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Wal-Mart Stores Inc. reported a 10 percent increase in third-quarter profit Thursday but trimmed its profit outlook because of the troubled economy and the renewed strength of the dollar. The retailer said its third-quarter earnings were $3.14 billion, or 80 cents per share, in the quarter ended Oct. 31, up from $2.86 billion, or 70 cents per share, a year earlier. Earnings from continuing operations were 77 cents per share.
Net sales for the third quarter were $97.6 billion, up 7.5 percent from $90.8 billion a year earlier. Wal-Mart said it was pleased with the results of its early holiday price promotions. Sales rose 7.3 percent at the company's U.S. division and 1.7 percent at the Sam's Club warehouse division.
"Wal-Mart has momentum as we move into the fourth quarter," the company's president and c.e.o. Lee Scott said. "At a time when our customer is feeling the pressure of a tough economy, Wal-Mart's price leadership is more important than ever."
The company's "save money, live better" campaign has been resonating with its customers, he said.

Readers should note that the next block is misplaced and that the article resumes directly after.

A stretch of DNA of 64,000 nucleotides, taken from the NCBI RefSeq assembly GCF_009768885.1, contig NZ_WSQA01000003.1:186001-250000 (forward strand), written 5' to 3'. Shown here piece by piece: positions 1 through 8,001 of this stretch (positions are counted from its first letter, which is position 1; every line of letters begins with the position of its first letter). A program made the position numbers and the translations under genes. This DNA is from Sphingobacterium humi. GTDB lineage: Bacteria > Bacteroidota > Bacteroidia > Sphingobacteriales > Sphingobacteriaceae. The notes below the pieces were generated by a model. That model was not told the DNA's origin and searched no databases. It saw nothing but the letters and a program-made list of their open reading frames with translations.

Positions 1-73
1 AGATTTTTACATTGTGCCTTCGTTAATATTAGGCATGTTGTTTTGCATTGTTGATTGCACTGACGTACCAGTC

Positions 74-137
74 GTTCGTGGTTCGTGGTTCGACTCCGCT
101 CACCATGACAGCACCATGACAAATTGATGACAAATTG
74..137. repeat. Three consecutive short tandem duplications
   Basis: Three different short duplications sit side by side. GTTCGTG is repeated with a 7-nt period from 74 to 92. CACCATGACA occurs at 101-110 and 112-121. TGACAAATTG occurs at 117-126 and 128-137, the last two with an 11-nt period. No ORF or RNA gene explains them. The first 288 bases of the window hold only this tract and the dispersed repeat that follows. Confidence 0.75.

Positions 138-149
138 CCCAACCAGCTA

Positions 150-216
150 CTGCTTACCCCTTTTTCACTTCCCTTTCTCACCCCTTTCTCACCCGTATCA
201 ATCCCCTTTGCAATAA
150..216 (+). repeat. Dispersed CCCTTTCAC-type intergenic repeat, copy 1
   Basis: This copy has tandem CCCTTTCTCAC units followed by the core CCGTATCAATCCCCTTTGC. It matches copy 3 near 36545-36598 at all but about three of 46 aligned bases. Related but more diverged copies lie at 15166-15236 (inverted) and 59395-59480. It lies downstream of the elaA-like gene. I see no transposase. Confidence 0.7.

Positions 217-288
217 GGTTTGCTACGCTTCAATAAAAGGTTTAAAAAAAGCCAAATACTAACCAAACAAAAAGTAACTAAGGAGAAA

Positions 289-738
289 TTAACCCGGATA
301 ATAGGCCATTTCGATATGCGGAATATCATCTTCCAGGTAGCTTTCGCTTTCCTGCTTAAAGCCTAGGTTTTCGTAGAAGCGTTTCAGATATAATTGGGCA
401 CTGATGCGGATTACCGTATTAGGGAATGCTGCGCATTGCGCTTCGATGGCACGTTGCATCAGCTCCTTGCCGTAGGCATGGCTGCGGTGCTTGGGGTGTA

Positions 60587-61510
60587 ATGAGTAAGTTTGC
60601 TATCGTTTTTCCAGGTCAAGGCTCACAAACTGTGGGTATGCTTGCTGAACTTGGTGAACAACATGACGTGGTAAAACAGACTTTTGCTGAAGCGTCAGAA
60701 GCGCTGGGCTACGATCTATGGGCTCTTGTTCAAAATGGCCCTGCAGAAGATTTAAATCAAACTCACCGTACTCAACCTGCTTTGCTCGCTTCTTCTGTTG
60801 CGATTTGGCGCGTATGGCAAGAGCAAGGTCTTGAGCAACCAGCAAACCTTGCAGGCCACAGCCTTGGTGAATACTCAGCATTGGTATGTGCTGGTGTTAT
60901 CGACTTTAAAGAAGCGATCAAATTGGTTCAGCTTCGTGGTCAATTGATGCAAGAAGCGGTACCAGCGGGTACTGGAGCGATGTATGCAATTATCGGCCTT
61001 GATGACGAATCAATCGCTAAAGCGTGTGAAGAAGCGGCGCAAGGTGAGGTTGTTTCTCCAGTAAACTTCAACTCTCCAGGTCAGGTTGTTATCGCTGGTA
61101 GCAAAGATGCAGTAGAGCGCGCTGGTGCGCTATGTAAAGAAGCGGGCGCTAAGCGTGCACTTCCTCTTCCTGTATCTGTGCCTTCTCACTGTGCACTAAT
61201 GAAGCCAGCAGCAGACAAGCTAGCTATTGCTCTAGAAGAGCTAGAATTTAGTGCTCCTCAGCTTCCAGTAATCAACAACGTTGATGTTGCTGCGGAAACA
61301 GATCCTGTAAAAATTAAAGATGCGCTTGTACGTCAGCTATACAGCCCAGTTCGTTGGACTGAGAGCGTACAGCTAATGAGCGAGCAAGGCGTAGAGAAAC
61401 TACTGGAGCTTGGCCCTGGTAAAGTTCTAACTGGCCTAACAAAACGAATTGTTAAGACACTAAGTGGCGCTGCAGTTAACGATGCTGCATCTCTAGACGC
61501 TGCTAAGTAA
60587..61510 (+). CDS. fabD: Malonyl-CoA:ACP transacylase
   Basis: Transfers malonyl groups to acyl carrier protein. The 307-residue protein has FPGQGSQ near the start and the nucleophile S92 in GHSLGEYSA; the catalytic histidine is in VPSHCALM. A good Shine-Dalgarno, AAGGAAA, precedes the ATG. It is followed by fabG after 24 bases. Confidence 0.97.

International business remains Wal-Mart's fastest-growing division, with sales up 10.6 percent. The recent rise of the dollar has made this division more vulnerable to fluctuations in exchange rates. Tom Schoewe, c.f.o., said the "rapid changes" in exchange rates in the past few weeks are expected to hurt fourth-quarter results by about 6 cents per share.
Eduardo Castro-Wright, president and c.e.o. of Wal-Mart's U.S. division, told analysts that sales results from early holiday price promotions started last week are "exceeding expectations."
Wal-Mart offered a modest projection for same-store sales for the fourth quarter, predicting sales at stores opened at least a year will be up from 1 to 3 percent. In the third quarter, Wal-Mart's same-store sales rose 3 percent. The retailer is scaling back store growth and capital expenditures focusing instead on remodeling existing locations and creating smaller units with the goal of continuing to increase cash flow to invest in its business.